Advanced site-wide routing system is based on ‘automatic homing’
The relocation of the famous ITV Coronation Street Street lot, from Manchester’s Quay Street Studios to the 7.7 acre studio and production facility on the Trafford side of MediaCityUK, has brought with it a significant streamlining of signal flexibility, with BroaMan and Optocore fibre distribution devices playing a major role in the new automation system.
Set in a fictional town in the north of England, what has become the world’s longest- running television soap opera is a British ‘institution’, having first been broadcast back in December 1960.
A unique, fully integrated transport solution was conceived by the show’s Technical Manager, Stan Robinson, in conjunction with project engineers Phil Cooper and Nigel Fowler from system integrators TSL. The design was based on meeting all Coronation Street workflow and system requirements.
Earlier, AVC Electronics, who had worked on the previous Coronation Street HD upgrade at the old studios, had been appointed broadcast consultants for the project, and their lead consultant Raz Khan had carried out technical evaluation and system configuration of all equipment to meet these requirements. Installation, testing and commissioning was then undertaken by TSL, the successful bidders, after the Optocore and BroaMan solution had been adopted.
“The broad design was based on the previous set-up in Quay Street with the intention of streamlining, and improving wherever possible,” stated Cooper. “This was carried out using a combination of contemporary technology solutions and TSL’s industry experience, along with the vision of Stan Robinson.” Robinson had wanted an advanced system that could transport all audio, video and data signals site wide over fibre, from any of the studios or lot. He had been introduced to Optocore by Dan Muchmore of Clear-Com while investigating talkback systems, and invited them to demo their optical transportation system in the presence of Jim Crothers the MD of AVC.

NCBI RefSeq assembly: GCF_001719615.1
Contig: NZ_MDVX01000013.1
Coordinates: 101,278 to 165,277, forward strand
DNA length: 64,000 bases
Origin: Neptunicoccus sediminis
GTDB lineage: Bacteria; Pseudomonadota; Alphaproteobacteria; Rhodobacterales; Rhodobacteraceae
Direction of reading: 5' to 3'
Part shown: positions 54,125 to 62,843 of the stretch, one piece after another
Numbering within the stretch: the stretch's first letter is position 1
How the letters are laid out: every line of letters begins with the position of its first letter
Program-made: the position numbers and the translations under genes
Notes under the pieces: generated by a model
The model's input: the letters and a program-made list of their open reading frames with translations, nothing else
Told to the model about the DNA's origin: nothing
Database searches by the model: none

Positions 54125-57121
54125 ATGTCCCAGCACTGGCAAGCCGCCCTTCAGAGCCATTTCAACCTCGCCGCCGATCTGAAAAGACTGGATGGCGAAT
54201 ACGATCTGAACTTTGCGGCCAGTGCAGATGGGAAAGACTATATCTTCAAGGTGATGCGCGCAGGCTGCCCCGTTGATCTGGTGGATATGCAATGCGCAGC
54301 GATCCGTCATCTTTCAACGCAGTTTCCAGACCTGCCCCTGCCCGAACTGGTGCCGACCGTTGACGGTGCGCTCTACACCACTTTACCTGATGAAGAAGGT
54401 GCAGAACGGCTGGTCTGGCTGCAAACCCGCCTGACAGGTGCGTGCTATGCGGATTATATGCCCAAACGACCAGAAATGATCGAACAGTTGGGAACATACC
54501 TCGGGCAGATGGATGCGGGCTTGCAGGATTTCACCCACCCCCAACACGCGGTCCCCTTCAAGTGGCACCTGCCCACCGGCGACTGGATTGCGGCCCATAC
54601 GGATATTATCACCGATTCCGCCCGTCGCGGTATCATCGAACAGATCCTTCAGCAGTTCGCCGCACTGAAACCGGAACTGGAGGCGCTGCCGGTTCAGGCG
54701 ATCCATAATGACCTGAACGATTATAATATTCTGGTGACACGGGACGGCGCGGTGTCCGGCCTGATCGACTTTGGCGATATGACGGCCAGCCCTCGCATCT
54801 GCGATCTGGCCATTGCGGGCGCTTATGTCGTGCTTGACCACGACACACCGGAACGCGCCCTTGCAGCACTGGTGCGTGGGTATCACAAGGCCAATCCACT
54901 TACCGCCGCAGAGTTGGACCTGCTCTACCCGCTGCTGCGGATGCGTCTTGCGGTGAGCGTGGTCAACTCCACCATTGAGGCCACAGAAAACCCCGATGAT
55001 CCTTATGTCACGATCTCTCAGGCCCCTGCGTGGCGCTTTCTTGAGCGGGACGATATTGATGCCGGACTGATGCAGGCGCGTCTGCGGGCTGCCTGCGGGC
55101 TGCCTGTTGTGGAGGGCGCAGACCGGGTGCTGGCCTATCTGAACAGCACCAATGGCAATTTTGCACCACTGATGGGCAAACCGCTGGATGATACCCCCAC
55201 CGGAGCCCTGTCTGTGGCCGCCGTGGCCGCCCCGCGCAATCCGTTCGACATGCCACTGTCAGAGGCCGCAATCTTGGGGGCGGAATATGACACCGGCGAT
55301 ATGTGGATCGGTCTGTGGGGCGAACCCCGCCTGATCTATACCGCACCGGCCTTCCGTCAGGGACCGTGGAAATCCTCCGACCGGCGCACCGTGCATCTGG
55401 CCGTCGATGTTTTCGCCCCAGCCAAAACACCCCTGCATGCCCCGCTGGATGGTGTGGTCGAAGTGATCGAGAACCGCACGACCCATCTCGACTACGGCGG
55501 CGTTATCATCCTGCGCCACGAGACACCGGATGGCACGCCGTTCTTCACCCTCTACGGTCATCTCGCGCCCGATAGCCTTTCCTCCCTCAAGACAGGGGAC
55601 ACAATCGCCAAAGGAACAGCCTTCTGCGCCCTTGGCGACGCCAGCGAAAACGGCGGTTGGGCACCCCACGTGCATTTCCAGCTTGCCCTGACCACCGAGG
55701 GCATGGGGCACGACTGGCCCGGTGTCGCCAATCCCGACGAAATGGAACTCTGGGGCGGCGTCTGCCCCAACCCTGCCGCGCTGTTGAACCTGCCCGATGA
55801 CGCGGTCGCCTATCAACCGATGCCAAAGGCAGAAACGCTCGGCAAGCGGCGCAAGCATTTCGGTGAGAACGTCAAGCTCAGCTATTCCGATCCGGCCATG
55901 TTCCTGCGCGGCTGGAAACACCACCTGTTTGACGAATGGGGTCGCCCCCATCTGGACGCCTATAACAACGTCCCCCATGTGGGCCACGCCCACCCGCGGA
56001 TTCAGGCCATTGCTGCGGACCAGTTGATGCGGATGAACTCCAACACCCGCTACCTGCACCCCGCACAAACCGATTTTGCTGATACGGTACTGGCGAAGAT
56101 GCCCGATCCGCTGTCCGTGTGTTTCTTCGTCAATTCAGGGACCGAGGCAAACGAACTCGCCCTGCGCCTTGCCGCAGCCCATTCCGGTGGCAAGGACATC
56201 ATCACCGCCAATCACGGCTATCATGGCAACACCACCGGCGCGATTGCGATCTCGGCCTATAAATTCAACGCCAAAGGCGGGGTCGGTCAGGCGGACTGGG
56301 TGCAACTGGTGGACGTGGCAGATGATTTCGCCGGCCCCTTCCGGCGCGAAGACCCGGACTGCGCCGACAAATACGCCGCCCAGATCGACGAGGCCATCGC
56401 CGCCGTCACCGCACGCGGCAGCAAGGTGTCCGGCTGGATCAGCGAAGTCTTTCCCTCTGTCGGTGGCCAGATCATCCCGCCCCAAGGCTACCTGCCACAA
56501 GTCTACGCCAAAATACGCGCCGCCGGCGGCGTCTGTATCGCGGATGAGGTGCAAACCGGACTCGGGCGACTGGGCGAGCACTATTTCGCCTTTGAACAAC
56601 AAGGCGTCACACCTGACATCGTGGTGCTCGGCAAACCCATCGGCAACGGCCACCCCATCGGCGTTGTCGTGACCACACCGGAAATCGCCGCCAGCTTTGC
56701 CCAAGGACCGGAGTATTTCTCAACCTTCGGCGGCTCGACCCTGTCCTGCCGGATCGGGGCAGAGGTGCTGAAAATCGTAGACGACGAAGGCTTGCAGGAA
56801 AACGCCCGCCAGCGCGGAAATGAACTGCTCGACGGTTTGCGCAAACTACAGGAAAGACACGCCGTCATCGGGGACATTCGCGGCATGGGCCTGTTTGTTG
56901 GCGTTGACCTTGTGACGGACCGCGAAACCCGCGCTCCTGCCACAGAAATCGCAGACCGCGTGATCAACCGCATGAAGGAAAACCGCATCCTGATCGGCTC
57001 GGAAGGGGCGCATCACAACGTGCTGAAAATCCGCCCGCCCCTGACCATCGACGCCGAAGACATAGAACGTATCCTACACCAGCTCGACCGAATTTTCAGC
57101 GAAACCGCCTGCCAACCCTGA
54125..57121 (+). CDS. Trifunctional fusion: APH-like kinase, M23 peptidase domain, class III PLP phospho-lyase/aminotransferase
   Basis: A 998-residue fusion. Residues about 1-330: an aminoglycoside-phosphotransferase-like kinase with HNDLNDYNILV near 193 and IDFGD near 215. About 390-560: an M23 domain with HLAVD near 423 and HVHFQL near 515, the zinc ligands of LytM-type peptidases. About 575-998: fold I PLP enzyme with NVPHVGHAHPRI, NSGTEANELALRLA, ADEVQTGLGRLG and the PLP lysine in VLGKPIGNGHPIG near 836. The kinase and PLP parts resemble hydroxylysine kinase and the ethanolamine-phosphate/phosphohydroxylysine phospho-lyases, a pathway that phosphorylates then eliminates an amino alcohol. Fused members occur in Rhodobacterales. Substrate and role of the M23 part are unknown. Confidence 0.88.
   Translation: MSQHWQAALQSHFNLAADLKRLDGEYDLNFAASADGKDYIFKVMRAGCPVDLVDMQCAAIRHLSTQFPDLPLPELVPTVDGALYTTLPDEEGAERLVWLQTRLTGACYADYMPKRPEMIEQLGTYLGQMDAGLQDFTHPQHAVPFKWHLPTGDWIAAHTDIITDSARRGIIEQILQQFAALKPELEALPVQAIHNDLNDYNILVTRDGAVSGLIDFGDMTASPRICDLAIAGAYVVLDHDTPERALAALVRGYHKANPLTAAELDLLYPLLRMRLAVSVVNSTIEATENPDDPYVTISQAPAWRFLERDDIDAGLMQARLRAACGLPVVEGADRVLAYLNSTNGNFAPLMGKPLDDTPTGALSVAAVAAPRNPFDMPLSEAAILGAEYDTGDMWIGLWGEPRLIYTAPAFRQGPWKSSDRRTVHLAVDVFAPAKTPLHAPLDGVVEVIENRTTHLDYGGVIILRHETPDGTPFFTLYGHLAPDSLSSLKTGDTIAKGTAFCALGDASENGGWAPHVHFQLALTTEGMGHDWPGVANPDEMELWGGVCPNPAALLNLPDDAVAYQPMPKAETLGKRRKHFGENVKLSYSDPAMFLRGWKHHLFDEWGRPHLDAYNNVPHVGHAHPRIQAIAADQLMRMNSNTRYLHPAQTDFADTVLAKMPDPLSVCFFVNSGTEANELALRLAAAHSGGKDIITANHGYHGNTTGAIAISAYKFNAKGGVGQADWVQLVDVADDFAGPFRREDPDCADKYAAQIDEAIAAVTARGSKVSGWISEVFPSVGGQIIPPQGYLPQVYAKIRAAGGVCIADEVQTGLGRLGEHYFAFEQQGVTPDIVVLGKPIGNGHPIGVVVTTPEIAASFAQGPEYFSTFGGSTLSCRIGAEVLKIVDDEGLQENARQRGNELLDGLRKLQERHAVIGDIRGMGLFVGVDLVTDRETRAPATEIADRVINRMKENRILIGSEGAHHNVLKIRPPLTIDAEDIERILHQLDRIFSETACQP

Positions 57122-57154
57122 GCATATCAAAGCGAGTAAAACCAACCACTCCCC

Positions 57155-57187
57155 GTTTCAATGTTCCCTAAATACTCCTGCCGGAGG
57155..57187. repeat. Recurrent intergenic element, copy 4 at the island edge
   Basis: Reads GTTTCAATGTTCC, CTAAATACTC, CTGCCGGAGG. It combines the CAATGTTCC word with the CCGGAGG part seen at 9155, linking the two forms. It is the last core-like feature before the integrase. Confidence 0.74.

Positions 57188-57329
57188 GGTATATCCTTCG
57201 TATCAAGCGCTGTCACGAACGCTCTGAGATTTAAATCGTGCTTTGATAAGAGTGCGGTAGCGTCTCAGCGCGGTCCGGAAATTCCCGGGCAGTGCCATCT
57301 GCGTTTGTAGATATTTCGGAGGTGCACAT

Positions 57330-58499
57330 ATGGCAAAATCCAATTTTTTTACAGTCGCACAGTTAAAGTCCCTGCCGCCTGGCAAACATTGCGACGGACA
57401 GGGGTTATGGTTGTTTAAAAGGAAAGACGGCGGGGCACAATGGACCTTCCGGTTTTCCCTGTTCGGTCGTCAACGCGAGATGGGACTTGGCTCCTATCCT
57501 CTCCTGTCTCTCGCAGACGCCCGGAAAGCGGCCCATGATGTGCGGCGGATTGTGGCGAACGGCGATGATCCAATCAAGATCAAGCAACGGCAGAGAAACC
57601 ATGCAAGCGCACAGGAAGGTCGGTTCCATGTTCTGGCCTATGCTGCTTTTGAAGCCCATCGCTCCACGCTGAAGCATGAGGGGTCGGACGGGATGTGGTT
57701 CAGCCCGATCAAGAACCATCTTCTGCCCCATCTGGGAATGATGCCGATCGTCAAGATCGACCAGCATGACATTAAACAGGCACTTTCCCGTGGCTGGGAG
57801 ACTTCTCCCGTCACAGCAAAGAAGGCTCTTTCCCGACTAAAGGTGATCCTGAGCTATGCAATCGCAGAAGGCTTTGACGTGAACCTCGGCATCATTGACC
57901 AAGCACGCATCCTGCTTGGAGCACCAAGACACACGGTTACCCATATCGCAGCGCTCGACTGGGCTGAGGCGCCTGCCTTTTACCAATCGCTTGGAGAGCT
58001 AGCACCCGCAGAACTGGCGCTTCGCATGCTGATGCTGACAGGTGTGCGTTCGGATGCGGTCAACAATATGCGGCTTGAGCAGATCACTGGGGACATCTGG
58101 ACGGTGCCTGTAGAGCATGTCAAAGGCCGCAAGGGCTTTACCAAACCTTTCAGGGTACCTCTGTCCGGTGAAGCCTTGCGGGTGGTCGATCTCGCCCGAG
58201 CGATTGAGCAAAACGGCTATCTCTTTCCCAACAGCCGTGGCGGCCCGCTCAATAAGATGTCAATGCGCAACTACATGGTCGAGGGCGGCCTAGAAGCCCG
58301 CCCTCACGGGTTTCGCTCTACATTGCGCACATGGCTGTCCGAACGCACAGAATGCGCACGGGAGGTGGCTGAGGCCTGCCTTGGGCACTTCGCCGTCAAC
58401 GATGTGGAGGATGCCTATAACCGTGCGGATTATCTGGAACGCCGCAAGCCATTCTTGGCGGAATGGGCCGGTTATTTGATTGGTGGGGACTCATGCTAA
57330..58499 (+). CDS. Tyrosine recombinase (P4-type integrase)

“I needed a solution that was not too taxing for the operational crew — little more than plug and play — and I also wanted a box that when connected by fibre and all the level signals would be there,” continued Robinson. “The ultimate aim was to come up with a system that increased efficiency, cut rigging time to a minimum and was sufficiently resilient to avoid production downtime; and irrespective of where the box was plugged in on set, the system would be intelligent enough to recognise it.
“Also with fibre we knew there would be no cable length limitations. Since HD-SDI would only travel 50m over the copper cable we had at Quay Street here we could transport HD-SDI from the central apparatus to the furthest point via optical fibre. “
With active support from the German fibre specialists’ Application Engineer, Maciek Janiszewski, Optocore loaned test equipment to establish proof of concept, with AVC Electronics installing a point to point system in Quay Street to provide single channel floor feeds. “We tested for audio and latency and everything was fine,” reports Robinson.
Thus the BroaMan and Optocore architecture forms the beating heart of the new broadcast network which has been constructed around ten BroaMan Route66 interfaces and two WDM frames. These combine to create one centralised router, feeding the ForA 96 x 128 matrix distribution unit, and forming part of the identification, CWDM and control to the Optocore router.